The other method of entering waypoints is to buy a 1:25000 or 1:50,000 map and calculate the position manually and then key them into Mapsource on your PC. This method is slow, prone to error and frankly a waste of time (if you have good maps available on Mapsource, otherwise it is the only way)
The story does not stop here. Below is a screen shot of a small section of Hinchinbrook Island and the track we walked showing the Mapsource map i.e. the GPS records, like a pebble trail , your route while you are walking. It is then superimposed over the map. Note the detail on the map, there is none. The Mapsource base map is OK for roads and getting to places or if you mark a waypoint while you are hiking and want to return to it, but is effectively useless for anything else.
For Hinchinbrook Island all you see is a “representation” of the area as a white blob.
I then discovered Tracks4Australia. (I pinched the following off their website to help explain)
It provides an alternative free map set that can be used both with Mapsource on a PC or uploaded to a map capable Garmin GPS unit. The aim is to provide a high quality map set for all of Australia with a focus on non metropolitan areas. The set will NOT be adequate for marine or aeronautical navigation.The Tracks4Australia group seeks contributions of track logs & waypoints from both members & non-members.
I purchase Tracks4Australia Pro for about $50 and found it to be excellent. It shows a LOT more detail and is an evolving product. Their focus is mainly on rural areas and it seems most of the contributors are 4WDers. There are some hiking tracks on it (e.g. the Overland Track in Tasmania is on it and spot on compared to our GPS readings). There are great people behind it with an excellent philosophy. It is well worth purchasing to add to your selection of GPS maps and significantly cheaper than commercial maps developed for Garmin.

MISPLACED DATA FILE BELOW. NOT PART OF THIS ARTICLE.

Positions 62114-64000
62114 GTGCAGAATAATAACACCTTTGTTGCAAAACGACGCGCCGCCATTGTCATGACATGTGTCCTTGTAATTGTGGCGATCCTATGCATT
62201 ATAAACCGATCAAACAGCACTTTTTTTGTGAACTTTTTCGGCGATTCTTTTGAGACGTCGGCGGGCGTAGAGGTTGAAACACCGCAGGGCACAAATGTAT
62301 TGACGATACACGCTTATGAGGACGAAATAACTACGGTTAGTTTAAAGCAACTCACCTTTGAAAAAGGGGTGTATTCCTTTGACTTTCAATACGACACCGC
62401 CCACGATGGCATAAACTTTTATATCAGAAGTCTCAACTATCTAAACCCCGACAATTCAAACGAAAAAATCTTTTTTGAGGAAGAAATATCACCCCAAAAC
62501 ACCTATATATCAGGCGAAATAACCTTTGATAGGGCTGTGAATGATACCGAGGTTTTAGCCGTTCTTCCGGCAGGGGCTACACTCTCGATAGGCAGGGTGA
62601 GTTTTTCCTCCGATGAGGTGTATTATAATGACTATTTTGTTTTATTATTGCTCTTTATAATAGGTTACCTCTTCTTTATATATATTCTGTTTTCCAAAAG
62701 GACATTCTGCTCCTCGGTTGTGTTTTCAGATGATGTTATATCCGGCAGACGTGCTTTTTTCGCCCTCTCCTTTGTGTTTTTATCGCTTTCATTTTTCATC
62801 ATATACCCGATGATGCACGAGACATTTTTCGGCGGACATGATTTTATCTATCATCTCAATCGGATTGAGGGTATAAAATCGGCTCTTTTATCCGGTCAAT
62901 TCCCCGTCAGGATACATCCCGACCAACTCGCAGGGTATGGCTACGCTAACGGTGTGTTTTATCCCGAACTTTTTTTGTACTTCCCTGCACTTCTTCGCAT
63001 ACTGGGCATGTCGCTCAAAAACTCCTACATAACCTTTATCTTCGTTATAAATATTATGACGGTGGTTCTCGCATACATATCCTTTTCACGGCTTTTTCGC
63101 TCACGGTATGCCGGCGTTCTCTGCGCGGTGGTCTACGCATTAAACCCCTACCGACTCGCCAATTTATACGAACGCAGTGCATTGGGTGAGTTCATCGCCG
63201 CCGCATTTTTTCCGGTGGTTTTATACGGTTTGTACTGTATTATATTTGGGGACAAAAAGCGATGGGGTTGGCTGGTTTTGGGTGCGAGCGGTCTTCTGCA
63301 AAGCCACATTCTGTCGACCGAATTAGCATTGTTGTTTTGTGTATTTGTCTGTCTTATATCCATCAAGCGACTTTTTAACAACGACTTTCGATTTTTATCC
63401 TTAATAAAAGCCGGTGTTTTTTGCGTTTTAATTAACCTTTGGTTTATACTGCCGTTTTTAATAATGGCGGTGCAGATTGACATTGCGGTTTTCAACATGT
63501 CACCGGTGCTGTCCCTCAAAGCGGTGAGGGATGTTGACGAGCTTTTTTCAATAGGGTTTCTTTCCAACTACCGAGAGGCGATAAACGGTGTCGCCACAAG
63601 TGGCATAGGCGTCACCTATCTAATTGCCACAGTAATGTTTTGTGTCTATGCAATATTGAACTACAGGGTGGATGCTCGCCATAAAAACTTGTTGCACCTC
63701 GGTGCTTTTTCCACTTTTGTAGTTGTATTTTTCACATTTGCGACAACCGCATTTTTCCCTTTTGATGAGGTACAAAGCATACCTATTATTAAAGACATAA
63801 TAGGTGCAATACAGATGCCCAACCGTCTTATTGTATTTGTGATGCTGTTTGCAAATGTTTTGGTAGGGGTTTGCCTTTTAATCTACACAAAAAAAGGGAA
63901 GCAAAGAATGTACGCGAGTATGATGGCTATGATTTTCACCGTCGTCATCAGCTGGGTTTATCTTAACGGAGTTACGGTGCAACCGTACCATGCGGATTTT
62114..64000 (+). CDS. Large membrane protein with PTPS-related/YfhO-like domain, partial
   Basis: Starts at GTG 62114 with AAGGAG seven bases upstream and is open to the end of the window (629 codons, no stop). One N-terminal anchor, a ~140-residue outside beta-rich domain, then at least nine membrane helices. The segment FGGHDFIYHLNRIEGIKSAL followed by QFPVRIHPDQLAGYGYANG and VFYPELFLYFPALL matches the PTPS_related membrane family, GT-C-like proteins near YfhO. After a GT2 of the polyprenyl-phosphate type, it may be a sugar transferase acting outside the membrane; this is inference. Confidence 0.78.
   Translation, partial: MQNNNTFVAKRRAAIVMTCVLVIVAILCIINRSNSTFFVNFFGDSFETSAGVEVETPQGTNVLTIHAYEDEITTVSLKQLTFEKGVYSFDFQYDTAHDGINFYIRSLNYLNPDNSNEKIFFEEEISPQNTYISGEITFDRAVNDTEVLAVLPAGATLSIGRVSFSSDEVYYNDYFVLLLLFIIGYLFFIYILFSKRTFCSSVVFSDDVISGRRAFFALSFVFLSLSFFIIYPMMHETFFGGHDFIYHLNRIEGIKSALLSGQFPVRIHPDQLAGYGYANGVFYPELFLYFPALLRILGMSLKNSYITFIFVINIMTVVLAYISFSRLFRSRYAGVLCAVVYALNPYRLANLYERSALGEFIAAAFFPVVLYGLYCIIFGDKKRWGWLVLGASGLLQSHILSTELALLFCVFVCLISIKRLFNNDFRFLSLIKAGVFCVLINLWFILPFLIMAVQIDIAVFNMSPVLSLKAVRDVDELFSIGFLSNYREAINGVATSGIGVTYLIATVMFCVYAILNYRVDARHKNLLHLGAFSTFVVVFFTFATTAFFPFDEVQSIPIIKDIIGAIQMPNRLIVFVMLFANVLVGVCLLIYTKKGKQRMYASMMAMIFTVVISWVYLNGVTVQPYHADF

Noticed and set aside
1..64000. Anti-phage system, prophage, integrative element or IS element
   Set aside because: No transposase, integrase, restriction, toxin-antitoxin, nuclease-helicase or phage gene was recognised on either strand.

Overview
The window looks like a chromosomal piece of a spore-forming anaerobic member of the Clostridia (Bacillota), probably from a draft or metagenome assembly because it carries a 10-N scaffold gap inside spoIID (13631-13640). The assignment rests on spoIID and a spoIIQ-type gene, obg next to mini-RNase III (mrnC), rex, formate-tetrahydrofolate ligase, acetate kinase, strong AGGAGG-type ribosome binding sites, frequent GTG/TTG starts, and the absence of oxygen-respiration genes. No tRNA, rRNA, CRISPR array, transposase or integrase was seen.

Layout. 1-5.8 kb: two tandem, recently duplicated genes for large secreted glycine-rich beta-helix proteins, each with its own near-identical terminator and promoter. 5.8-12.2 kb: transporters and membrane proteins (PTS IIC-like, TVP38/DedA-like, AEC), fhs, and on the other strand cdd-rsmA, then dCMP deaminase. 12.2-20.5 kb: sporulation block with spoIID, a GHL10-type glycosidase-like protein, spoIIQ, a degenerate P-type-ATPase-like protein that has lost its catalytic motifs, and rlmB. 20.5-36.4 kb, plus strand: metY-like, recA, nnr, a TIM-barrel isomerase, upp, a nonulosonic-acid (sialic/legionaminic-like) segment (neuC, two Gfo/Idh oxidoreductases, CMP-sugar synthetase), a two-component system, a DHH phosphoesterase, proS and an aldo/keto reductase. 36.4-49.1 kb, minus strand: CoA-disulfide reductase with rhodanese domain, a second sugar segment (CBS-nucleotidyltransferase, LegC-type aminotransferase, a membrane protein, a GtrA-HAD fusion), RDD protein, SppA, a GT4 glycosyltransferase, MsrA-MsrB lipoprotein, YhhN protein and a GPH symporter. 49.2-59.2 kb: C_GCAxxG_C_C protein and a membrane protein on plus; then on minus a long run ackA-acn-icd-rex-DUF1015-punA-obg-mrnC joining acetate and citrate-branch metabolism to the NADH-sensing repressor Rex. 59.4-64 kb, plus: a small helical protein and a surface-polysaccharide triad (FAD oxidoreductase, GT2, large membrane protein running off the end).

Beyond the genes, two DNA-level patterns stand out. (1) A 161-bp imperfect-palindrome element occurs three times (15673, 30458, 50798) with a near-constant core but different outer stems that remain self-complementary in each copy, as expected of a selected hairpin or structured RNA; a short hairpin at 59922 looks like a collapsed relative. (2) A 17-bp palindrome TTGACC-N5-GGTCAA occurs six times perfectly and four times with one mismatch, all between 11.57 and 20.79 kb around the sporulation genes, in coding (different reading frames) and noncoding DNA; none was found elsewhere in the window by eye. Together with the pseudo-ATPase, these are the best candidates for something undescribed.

Below is the SAME track over the Tracks4Australia Map. Note, we were not walking on water and you can see some swamp (in green)
More recently I discovered Shonkymaps. They are available FREE from GPS Australia , a forum where GPS desperate’s from across the country congregate to share maps, trip information etc. It is a great forum and well worth a visit. You will learn heaps and can receive much more sound advice regarding GPS’s than I would ever be able to convey. This is the link to Shonkymaps on the Forum. Register and get involved, it is well worth your time.
I downloaded Shonkymaps and they installed really easily and work a treat with Mapsource and my GPS. Note the screen shot below where I have used the Shonkymap for Hinchinbrook to show the increased detail. In this case the track on the Shonkymap is not that accurate but it gives a reasonable approximation. The detail is much better and many features are named. There was no track on Tracks4Australia and hardly an Island on Mapsource.
I have had a look at the Shonkymaps for Tasmania and the Victorian Alps and believe the tracks that “Shonky” has added to the maps are relatively accurate. They may be off at times but are accurate enough to use for creating your own route or waypoints. And, the significant winner is that they are FREE, yes FREE. Their disadvantages are that upgrades, modifications etc won’t occur but not many tracks or landmarks move….
Conclusion A GPS is a fantastic hiking resource. It should not be your only navigation tool. You still should always carry a good map and compass and know how to use them as the GPS could die at any moment!! The additional resource of Tracks4Australia and the suite of Shonkymaps are what makes the GPS so much more usable and effective when planning a walk and seeing where you are. The “trackback” function is also very useful as it saved me losing a $450 Gortex jacket in Tasmania recently, got me within 10 metres of it in thick scrub. The 45 minute “trackback” in mud was not very pleasant……
Check out the GPS Australia forum, suss out other post on the Web and talk to suppliers.